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'It Is Just Not Walter Reed'
From Fort Campbell in Kentucky: "There were yellow signs on the door stating our barracks had asbestos."
From Fort Bragg in North Carolina: "They are on my [expletive] like a diaper. . . . there are people getting chewed up everyday."
From Fort Dix in New Jersey: "Scare tactics are used against soldiers who will write sworn statement to assist fellow soldiers for their medical needs."
From Fort Irwin in California: "Most of us have had to sign waivers where we understand that the housing we were in failed to meet minimal government standards."
Soldiers back from Iraq worry that their psychological problems are only beginning to surface. "The hammer is just coming down, I can feel it," said retired Maj. Anthony DeStefano of New Jersey, describing his descent into post-traumatic stress and the Army's propensity to medicate rather than talk. When he returned home, Army doctors put him on the antipsychotic drug Seroquel. "That way, you can screw their lights out and they won't feel a thing," he said of patients like himself. "By the time they understand what is going on, they are through the Board and stuck with an unfavorable percentage of disability" benefits.
Nearly 64,000 of the more than 184,000 Iraq and Afghanistan war veterans who have sought VA health care have been diagnosed with potential symptoms of post-traumatic stress, drug abuse or other mental disorders as of the end of June, according to the latest report by the Veterans Health Administration. Of those, nearly 30,000 have possible post-traumatic stress disorder, the report said.
VA hospitals are also receiving a surge of new patients after more than five years of combat. At the sprawling James J. Peters VA Medical Center in the Bronx, N.Y., Spec. Roberto Reyes Jr. lies nearly immobile and unable to talk. Once a strapping member of Charlie Company, 1st Battalion, 5th Cavalry, Reyes got too close to an improvised explosive device in Iraq and was sent to Walter Reed, where doctors did all they could before shipping him to the VA for the remainder of his life. A cloudy bag of urine hangs from his wheelchair. His mother and his aunt are constant bedside companions; Reyes, 25, likes for them to get two inches from his face, so he can pull on their noses with the few fingers he can still control.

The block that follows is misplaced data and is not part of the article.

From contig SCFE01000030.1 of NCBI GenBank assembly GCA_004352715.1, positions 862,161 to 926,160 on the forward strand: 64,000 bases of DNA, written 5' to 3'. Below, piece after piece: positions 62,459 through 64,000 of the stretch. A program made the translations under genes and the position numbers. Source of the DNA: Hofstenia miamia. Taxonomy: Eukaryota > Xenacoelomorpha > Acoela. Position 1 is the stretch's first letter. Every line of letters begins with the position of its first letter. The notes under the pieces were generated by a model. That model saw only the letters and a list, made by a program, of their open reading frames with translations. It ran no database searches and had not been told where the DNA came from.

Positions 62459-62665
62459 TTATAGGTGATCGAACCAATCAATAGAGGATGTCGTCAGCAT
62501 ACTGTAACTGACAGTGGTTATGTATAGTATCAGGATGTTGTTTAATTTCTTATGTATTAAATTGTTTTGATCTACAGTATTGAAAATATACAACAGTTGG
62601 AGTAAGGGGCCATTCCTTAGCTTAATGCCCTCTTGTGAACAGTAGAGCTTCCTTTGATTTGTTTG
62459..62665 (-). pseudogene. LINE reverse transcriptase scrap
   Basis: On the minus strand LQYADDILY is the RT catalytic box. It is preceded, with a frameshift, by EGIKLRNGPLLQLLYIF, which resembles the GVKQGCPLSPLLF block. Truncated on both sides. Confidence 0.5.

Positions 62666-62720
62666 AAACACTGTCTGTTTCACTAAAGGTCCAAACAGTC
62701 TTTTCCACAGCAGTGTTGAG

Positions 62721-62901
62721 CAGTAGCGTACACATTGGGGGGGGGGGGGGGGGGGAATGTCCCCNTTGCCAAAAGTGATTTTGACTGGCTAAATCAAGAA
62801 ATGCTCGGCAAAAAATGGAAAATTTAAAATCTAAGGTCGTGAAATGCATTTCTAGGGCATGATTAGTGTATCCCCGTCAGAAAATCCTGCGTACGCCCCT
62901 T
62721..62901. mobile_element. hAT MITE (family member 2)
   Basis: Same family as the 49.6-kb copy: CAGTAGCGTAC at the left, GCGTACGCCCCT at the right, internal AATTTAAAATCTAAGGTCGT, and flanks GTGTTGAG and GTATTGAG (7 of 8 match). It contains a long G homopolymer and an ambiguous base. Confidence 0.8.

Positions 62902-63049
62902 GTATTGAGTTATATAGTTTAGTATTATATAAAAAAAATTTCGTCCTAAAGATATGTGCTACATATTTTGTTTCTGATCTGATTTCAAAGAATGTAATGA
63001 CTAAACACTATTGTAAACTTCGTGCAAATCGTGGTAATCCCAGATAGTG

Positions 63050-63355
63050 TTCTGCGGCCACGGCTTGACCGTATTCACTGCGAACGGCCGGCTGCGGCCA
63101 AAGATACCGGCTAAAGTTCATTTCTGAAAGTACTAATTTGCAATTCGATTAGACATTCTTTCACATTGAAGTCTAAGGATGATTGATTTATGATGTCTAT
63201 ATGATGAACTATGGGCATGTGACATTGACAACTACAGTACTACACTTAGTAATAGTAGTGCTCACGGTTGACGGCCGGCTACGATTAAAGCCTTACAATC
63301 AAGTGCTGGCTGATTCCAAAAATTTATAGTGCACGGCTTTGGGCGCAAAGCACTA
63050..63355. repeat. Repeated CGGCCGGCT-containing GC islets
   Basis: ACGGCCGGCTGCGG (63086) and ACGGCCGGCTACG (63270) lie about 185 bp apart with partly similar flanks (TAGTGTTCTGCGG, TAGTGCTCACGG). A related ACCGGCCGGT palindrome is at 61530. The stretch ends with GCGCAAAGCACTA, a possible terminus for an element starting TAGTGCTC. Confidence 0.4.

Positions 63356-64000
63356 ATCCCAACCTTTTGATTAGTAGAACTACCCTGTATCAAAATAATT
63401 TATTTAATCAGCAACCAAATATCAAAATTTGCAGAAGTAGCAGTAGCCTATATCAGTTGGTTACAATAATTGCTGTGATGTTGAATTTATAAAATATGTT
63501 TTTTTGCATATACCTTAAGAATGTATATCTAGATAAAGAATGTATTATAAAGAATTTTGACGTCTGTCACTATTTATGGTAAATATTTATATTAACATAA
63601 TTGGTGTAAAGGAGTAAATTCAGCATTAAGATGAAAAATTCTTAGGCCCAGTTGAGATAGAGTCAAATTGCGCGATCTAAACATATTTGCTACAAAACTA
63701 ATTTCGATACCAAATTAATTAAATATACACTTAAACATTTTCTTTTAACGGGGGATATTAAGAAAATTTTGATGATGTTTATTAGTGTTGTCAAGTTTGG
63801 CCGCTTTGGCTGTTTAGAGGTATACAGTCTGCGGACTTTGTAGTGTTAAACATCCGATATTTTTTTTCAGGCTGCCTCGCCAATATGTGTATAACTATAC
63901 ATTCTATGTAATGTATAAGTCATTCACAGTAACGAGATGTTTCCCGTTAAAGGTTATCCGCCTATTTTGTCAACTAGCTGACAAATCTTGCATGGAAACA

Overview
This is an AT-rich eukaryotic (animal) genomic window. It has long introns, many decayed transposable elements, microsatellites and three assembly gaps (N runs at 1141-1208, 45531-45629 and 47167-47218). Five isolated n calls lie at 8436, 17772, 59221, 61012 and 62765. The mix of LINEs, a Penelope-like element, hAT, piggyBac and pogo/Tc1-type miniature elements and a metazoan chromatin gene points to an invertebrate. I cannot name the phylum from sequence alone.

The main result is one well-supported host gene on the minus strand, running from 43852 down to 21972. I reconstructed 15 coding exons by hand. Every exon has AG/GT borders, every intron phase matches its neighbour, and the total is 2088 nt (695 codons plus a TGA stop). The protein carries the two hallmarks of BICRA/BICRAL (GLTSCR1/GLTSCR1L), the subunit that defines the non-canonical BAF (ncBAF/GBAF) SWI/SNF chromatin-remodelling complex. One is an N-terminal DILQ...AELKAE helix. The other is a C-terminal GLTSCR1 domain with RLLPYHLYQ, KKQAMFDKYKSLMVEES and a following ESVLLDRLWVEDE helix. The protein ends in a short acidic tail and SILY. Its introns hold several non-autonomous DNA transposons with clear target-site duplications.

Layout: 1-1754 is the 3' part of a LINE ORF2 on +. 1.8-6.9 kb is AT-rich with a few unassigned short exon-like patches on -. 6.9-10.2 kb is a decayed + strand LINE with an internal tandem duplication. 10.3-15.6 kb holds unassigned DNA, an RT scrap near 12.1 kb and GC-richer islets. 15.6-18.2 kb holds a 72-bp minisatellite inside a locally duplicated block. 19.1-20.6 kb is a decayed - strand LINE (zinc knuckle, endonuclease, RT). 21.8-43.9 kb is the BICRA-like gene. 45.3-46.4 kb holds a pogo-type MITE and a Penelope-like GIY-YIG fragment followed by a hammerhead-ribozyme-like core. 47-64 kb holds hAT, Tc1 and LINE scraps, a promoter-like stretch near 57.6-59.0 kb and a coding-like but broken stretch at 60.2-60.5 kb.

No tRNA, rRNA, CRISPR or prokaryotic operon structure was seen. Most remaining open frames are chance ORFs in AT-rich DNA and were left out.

Maria Mendez, his aunt, complained about the hospital staff. "They fight over who's going to have to give him a bath -- in front of him!" she said. Reyes suffered third-degree burns on his leg when a nurse left him in a shower unattended. He was unable to move himself away from the scalding water. His aunt found out only later, when she saw the burns.
Among the most aggrieved are veterans who have lived with the open secret of substandard, underfunded care in the 154 VA hospitals and hundreds of community health centers around the country. They vented their fury in thousands of e-mails and phone calls and in chat rooms.
"I have been trying to get someone, ANYBODY, to look into my allegations" at the Dayton VA, pleaded Darrell Hampton.
"I'm calling from Summerville, South Carolina, and I have a story to tell," began Horace Williams, 62. "I'm a Marine from the Vietnam era, and it took me 20 years to get the benefits I was entitled to."
The VA has a backlog of 400,000 benefit claims, including many concerning mental health. Vietnam vets whose post-traumatic stress has been triggered by images of war in Iraq are flooding the system for help and are being turned away.
For years, politicians have received letters from veterans complaining of bad care across the country. Last week, Walter Reed was besieged by members of Congress who toured the hospital and Building 18 to gain first-hand knowledge of the conditions. Many of them have been visiting patients in the hospital for years, but now they are issuing news releases decrying the mistreatment of the wounded.
Sgt. William A. Jones had recently written to his Arizona senators complaining about abuse at the VA hospital in Phoenix. He had written to the president before that. "Not one person has taken the time to respond in any manner," Jones said in an e-mail.
From Ray Oliva, the distraught 70-year-old vet from Kelseyville, Calif., came this: "I wrote a letter to Senators Feinstein and Boxer a few years ago asking why I had to wear Hospital gowns that had holes in them and torn and why some of the Vets had to ask for beds that had good mattress instead of broken and old. Wheel chairs old and tired and the list goes on and on. I never did get a response."
Oliva lives in a house on a tranquil lake. His hearing is shot from working on fighter jets on the flight line. "Gun plumbers," as they called themselves, didn't get earplugs in the late 1950s, when Oliva served with the Air Force. His hands had been burned from touching the skin of the aircraft. All is minor compared with what he later saw at the VA hospital where he received care.
"I sat with guys who'd served in 'Nam," Oliva said. "We had terrible problems with the VA. But we were all so powerless to do anything about them. Just like Walter Reed."
Staff researcher Julie Tate contributed to this report.